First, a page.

I love this feature.  

  4. Chip Dipson says:

    I had a very serious talk with my 10-year-old about the masochistic levels of difficulty some of these NES games had, and Silver Surfer was the one I had him play to prove my point.

    Also: the Silver Surfer soundtrack is a great and all, but can not hold a candle to the Yes-Era, pseudo proggy perfection that is the title music to Solstice.

    • Captain Internet says:

      That’s fantastic- you’re right, it sounds like a NES-based homage to Tales of Topographic Oceans.

    • Solstice was one of the first five NES games I owned, which may have something to do with my chip music obsession. Alas, my scruples told me I could only use one song per composer per season-or-so, and this dancefloor freakout could not be ignored.

    • GREAT, now I’m going to have this Solstice/Ghostface mash-up stuck in my head all day. THANKS A LOT, CHIP!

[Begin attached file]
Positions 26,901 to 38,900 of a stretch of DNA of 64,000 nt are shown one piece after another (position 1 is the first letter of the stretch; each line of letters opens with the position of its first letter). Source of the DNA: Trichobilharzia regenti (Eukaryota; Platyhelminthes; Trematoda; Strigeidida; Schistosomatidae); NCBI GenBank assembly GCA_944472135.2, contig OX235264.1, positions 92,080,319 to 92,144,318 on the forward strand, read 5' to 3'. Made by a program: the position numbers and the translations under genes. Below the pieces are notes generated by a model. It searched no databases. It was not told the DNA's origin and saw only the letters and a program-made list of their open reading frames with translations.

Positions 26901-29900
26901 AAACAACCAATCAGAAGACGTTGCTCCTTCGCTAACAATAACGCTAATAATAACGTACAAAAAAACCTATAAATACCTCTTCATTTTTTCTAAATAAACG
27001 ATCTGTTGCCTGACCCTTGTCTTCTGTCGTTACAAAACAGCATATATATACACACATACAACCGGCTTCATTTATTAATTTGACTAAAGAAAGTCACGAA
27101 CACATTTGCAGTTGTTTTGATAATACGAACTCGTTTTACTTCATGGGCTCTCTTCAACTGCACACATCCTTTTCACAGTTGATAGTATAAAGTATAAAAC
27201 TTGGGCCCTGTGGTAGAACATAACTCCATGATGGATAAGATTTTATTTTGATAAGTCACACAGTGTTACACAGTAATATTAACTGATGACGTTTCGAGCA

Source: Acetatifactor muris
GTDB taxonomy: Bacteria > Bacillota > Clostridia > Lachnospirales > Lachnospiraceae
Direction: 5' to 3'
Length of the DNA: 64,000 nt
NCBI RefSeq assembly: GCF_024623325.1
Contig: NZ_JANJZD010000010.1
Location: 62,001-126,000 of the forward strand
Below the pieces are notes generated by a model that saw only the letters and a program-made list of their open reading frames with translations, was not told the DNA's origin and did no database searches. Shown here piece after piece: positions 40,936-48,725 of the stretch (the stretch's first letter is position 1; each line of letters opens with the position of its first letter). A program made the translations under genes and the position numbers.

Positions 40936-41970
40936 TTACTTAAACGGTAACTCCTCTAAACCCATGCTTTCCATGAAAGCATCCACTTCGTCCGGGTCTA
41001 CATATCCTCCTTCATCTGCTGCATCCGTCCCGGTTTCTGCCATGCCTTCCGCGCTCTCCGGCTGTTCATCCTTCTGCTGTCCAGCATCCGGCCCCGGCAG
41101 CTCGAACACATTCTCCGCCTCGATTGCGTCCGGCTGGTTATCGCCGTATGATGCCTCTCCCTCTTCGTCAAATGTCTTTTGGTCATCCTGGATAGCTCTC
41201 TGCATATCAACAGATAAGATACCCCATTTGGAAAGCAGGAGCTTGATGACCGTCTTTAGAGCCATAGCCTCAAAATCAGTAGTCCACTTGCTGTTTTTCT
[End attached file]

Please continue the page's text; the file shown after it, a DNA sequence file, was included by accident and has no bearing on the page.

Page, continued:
• The_Misanthrope says:

      “When I was your age, we didn’t have any of that fancy regenerating health…and we liked it that way!”

      • valondar says:

         You know, I just realized there will eventually come a time that videogames will be so accepted as an art form there will be bored kids in school being forced to play through Important Video Games.

        • Tyler Mills says:

          “Gosh dangit. By tomorrow I have to finish Dungeon 7 of the Legend of Zelda. I really shouldn’t have been putting it off all week. If I see one more Wizrobe I’m gonna punch someone in the face.”

        • uselessyss says:

          “Son, I know it’s what you want, but do you really think a Games Studies major is the best choice for your future?”

    • PaganPoet says:

      I never played Solstice, but I did play Equinox on SNES and I remember loving how atmospheric the music was from that game.

    • Frypan Jack says:

      Holy crap, I was completely unprepared for how much that first crescendo was going to blow my mind